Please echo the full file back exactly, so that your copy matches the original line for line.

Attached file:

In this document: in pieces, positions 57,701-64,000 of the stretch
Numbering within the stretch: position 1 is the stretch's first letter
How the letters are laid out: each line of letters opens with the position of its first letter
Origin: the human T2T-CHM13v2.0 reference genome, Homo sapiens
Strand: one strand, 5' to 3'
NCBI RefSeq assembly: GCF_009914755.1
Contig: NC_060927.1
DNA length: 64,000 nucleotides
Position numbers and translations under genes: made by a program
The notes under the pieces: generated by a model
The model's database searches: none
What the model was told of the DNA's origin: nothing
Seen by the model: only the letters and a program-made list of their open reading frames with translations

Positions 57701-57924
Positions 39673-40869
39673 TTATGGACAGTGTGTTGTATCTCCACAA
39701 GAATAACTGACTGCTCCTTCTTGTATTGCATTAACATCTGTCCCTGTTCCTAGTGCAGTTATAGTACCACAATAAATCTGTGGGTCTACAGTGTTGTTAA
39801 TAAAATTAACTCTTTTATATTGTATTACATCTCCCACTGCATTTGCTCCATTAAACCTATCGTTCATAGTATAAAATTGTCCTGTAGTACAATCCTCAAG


In this document: in pieces, positions 57,701-64,000 of the stretch
Numbering within the stretch: position 1 is the stretch's first letter
How the letters are laid out: each line of letters opens with the position of its first letter
Origin: the human T2T-CHM13v2.0 reference genome, Homo sapiens
Strand: one strand, 5' to 3'
NCBI RefSeq assembly: GCF_009914755.1
Contig: NC_060927.1
DNA length: 64,000 nucleotides
Position numbers and translations under genes: made by a program
The notes under the pieces: generated by a model
The model's database searches: none
What the model was told of the DNA's origin: nothing
Seen by the model: only the letters and a program-made list of their open reading frames with translations

Positions 57701-57924
Positions 39673-40869
39673 TTATGGACAGTGTGTTGTATCTCCACAA
39701 GAATAACTGACTGCTCCTTCTTGTATTGCATTAACATCTGTCCCTGTTCCTAGTGCAGTTATAGTACCACAATAAATCTGTGGGTCTACAGTGTTGTTAA
39801 TAAAATTAACTCTTTTATATTGTATTACATCTCCCACTGCATTTGCTCCATTAAACCTATCGTTCATAGTATAAAATTGTCCTGTAGTACAATCCTCAAG